We read incoming data, such as query information, parameters, headers, or body from the request object. Using the response object we can send a response from the middleware to the user, just as we can do that on the controller level.

The next() function is called to tell Express to proceed with the next middleware in-line or to the controller. If all validations pass on the middleware, we’ll use next() to invoke the next operation.

Create a product validator middleware

export const createProductValidator = async (
req: Request,
res: Response,
next: NextFunction
) => {
try {
if (!req.body) {
return res.status(400).send({ message: 'Missing request body!' });
}

// creates new product instance and assigns it data from request.body
const product = new CreateProductValidationSchema();
product.name = req.body.name;
product.image = req.body.image;
product.price = req.body.price;
product.description = req.body.description;

// checks a product instance against the schema validations
await validateOrReject(product);

// calls the next operation
next();
} catch (e: any) {
// handles the error generated by class-validator
const message = Object.values(e[0].constraints)[0];
res.status(400).send({ message });
}
};

We currently have this logic for creating a new product inside the controller:

  .post('/', createProductValidator, async (req: Request, res: Response) => {
const product = new ProductEntity();
product.name = req.body.name;
product.image = req.body.image;
product.price = req.body.price;
product.description = req.body.description;

const newProduct = await useTypeORM(ProductEntity).save(req.body);
res.status(201).send(newProduct);
})

Previously we created a new product in the middleware based-off CreateProductValidationSchema and now we’re creating a new product from ProductEntity in the controller using the exact same data we get from the request.body and repeating all assigning steps.

To avoid duplications we can go back to the middleware and assign a request.body object to the product we’ve instantiated in the middleware:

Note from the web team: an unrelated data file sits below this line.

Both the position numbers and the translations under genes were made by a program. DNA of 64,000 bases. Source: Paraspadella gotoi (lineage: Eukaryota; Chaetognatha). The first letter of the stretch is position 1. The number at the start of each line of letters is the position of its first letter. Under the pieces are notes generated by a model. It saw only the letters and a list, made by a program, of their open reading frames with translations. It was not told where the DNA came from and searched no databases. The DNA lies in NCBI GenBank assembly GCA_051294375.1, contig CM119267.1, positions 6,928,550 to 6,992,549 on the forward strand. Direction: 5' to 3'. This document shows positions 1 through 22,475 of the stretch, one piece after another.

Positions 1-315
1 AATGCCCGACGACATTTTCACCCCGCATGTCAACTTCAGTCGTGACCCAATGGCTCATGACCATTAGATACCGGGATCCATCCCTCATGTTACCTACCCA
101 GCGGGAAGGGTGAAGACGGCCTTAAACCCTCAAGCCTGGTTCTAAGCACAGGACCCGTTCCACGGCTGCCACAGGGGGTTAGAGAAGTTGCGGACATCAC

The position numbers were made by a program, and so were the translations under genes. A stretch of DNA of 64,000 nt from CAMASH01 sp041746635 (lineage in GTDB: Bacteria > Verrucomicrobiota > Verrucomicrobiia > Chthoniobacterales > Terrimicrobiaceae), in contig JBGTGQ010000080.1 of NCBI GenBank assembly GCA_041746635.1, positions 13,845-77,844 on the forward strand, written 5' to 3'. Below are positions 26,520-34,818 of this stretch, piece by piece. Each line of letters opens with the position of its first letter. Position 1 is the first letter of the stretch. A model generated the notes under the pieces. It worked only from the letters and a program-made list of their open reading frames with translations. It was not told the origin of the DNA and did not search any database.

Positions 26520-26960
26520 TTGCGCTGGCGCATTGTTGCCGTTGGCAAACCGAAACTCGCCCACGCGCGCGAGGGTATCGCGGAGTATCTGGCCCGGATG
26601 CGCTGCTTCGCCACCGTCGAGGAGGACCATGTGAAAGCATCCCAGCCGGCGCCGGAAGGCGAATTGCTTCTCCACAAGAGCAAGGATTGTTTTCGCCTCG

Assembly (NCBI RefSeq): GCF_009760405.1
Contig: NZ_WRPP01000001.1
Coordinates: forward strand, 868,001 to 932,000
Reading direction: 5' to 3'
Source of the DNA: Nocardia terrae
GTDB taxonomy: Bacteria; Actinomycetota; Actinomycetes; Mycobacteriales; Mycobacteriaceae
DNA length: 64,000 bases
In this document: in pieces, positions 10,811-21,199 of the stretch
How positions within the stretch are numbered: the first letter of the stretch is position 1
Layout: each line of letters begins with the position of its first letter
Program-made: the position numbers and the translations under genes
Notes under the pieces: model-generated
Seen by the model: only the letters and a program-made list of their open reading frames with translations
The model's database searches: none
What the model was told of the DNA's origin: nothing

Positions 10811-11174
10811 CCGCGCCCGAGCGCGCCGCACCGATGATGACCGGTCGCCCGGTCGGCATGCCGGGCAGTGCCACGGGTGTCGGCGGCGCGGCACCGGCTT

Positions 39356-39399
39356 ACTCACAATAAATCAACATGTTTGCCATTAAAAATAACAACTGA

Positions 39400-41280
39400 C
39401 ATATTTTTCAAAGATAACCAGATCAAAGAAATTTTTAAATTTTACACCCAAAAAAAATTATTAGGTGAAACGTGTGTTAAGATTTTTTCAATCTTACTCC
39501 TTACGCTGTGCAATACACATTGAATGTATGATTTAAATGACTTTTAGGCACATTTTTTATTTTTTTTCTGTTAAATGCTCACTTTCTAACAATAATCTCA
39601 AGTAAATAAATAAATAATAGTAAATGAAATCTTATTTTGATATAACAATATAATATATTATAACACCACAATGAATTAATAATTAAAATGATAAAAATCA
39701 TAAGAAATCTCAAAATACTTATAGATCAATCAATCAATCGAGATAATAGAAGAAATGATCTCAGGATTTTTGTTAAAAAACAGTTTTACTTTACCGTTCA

req.body = product;

Then in the controller just pass the req.body object to the new product entity.

const newProduct = await useTypeORM(ProductEntity).save(req.body);

However, there might be cases where the validation schema and the entity class do not have the same properties (follow the same blueprint), thus there will be a data mismatch. Also, the TS linter might complain that you’re trying to pass the product schema where the product entity was expected.

To solve both of these issues and avoid creating two instances, we’ll make use of a class-transformer package that will map properties from one class instance into an instance of another class.

We first add the mapping logic using Transform function to the product entity.

import { Entity, PrimaryGeneratedColumn, Column } from 'typeorm';
import { Transform } from 'class-transformer';
import { IProduct } from '../model/product.model';

@Entity()
export class ProductEntity implements IProduct {
@PrimaryGeneratedColumn()
id!: number;

@Column()
@Transform((value) => value.value)
name!: string;

@Column({ default: 0 })
@Transform((value) => value.value)
price!: number;

@Column({ nullable: true })
@Transform((value) => value.value)
description!: string;

@Column({ default: new Date().toDateString() })
@Transform((value) => value.value)
datePublished!: string;

@Column({ nullable: true })
@Transform((value) => value.value)
image!: string;
}

Then we apply it to the middleware.

import { plainToClass } from 'class-transformer';
import { ProductEntity } from '../../databases/postgresql/entity/product.entity';

And use the plainToClass function to map the product (that is CreateProductValidationSchema instance) to the ProductEntity instance.

req.body = plainToClass(ProductEntity, product);

Update Product Validator

Here, we’ll follow the same structure. We’ll also validate the product id here so that we do not need to do that inside the controller.

export const updateProductValidator = async (
req: Request,
res: Response,
next: NextFunction
) => {
try {
if (!req.params?.id) {
return res.status(400).send({ message: 'Required parameter "id" is missing!' });
}

if (!req.body) {
return res.status(400).send({ message: 'Missing request body!' });
}

const product = new UpdateProductValidationSchema();
product.name = req.body.name;
product.image = req.body.image;
product.price = req.body.price;
product.description = req.body.description;

await validateOrReject(product);

// mapping UpdateProductValidationSchema instance to ProductEntity instance
req.body = plainToClass(ProductEntity, product);

next();
} catch (e: any) {
const message = Object.values(e[0].constraints)[0];
res.status(400).send({ message });
}
};

And finally, we apply similar logic to product id validator middleware.

export const getProductByIdValidator = async (
req: Request,
res: Response,
next: NextFunction
) => {
try {
if (!req.params?.id) {
return res.status(400).send({ message: 'Required parameter "id" is missing!' });
}

const product = new GetProductIdValidationSchema();